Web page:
The federal government says this week’s decision to suspend restaurants from accessing the temporary foreign worker program is a wake-up call to all businesses in Canada that Ottawa expects them to raise wages and improve working conditions.
Federal Employment Minister Jason Kenney made the comments in Vancouver Friday as he spoke for the first time about his surprise decision the previous evening to impose a moratorium on the controversial program for the food-service industry.
Mr. Kenney said the government is acting in response to allegations of abuse in that sector, but also out of a more fundamental concern about wages in Canada.
“I’ve said many times that we are distressed that wage rates have barely kept pace with inflation since the global downturn, which is not indicative of a tight labour market,” said Mr. Kenney. “We expect Canadian employers to do better, to raise wages, to increase salaries and improve working conditions, to invest more in training, to increase labour force participation particularly amongst groups of our population who are underrepresented. That is part of the message that we sent last night.”
The temporary foreign worker program is more popular with employers in Western Canada, where the unemployment rate is below the national average. Canada’s restaurant sector expressed shock at the government’s decision and warned Friday that it could force businesses to reduce their hours or possibly even shut down.
Uttam Dey, who owns the Green Chili chain of six Indian restaurants in Calgary, said almost all of his 22 cooks are temporary foreign workers – mainly with experience working in New Delhi and Dubai. With plans to open three new locations in the next year, the news that Ottawa is imposing a moratorium on restaurant hires of temporary foreign workers came as a shock.
“If I don’t get the visas, how am I going to open?” Mr. Dey said Friday.
He said it’s almost impossible to find someone in Canada with skill as an Indian cook who’s not timid around his blisteringly hot 75,000 BTU clay ovens used to make naan bread and kabobs. He understands the concern if there’s abuses in the system, but said he plays by the rules and pays his workers fairly.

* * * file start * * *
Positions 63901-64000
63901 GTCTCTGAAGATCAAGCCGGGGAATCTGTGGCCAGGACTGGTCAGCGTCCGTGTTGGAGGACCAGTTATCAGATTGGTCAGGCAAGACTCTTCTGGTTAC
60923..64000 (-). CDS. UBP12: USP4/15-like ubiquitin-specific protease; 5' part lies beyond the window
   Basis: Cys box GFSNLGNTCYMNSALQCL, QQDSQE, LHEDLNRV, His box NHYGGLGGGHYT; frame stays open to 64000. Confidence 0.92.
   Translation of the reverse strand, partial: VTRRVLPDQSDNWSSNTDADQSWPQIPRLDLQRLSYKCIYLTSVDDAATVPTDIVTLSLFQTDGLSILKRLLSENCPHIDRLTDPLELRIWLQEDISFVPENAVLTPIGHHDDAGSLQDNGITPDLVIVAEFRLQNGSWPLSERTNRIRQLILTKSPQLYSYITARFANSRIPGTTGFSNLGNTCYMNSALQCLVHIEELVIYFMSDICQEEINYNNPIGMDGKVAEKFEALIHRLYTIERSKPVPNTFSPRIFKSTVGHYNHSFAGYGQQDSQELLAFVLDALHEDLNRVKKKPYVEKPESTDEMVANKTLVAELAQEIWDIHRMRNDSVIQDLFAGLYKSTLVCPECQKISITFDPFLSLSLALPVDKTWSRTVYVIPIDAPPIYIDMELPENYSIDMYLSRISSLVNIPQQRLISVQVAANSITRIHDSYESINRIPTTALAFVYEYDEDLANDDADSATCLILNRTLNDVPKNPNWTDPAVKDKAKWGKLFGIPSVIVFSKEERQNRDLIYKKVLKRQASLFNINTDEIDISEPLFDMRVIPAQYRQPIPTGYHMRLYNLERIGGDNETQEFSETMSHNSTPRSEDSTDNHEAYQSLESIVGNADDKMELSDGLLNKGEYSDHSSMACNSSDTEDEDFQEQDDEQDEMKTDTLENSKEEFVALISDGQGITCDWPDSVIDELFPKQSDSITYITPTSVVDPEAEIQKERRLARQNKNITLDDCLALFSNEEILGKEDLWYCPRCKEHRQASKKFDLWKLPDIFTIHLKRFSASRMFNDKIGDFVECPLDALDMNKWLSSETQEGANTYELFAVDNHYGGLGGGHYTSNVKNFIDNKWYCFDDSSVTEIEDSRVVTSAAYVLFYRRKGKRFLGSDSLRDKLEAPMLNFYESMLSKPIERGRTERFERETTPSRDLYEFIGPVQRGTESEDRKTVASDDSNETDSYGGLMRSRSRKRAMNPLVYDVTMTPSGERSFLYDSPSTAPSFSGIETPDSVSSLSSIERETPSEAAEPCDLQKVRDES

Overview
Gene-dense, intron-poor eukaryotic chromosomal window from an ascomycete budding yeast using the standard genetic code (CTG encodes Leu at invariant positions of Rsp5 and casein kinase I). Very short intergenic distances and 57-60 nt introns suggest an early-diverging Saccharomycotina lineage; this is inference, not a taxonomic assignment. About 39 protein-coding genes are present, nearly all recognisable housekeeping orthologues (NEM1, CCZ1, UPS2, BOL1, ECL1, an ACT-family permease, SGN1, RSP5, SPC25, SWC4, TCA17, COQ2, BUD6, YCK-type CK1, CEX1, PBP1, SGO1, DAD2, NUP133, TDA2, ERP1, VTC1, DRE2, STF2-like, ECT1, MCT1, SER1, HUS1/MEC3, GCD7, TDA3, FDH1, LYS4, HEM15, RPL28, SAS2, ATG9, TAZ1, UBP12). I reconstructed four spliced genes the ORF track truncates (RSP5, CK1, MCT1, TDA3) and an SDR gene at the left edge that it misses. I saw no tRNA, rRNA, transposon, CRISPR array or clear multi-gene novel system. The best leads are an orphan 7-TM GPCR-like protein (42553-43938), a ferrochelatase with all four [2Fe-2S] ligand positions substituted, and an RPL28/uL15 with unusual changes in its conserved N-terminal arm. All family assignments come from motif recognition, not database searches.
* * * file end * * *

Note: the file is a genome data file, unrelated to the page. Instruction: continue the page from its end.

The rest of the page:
“I’m not McDonald’s. I’m not Tim Hortons,” Mr. Dey said. “I’ve tried my level best to find Canadian cooks. I can’t find them.”
Joyce Reynolds, executive vice-president of government affairs for Restaurants Canada, said restaurant shutdowns and long lineups were a reality in Alberta before Ottawa approved the program and those problems are now likely to return.
“We’re getting calls from members saying we don’t know how we’re going to be able to keep our restaurants open,” she said in an interview.
“We’re expecting that we may return to the days when restaurants close due to lack of staff and huge lineups out the door and hours of operation curtailed and parts of the operation shut down. We can only serve you on the patio. We’re going to have to close our restaurant inside. Those are the types of things that happened in Alberta and we anticipate that these types of things are going to start happening again.”
Alberta’s Minister of Jobs, Skills, Training and Labour, Thomas Lukaszuk, issued a terse response to Ottawa’s decision, arguing that with unemployment below 5 per cent, its labour market is unique.
“It’s the reality of Alberta’s labour market: when jobs remain unfilled, workers are recruited from other sectors, customer service declines, or Canadians already on staff lose shifts or jobs when restaurants close or reduce their hours. Albertans want restaurant services, and companies need temporary foreign workers to provide them,” he said in a statement. “Alberta feels it is unfair to freeze an entire sector because there are problems with a few players. We encourage the federal government to clarify the timelines of its review, so that Albertans can continue to get the food services they need.”
Mr. Kenney’s comments about how slow wage gains show there is not a tight labour market contradict a report Finance Canada released in February as a companion to the 2014 budget, which warned that “Canada’s labour market has tightened over the recovery” with the job vacancy rate “increasing steadily since 2009.”
The Globe reported last month that Finance Canada’s figures were thrown off by a software program that scanned online job postings, including on the classified site Kijiji, where the same job often appeared in many sections of the site.
No government official has defended the Finance Canada data. Instead, Mr. Kenney has maintained that he has always limited his concern to labour shortages in specific categories and regions.
Mr. Kenney did not give a timeline as to how long the moratorium will last. He noted that the government has been working on further reforms to the program and that the moratorium will serve as a “cooling off” period while Ottawa finishes its proposals and investigates the allegations of abuse.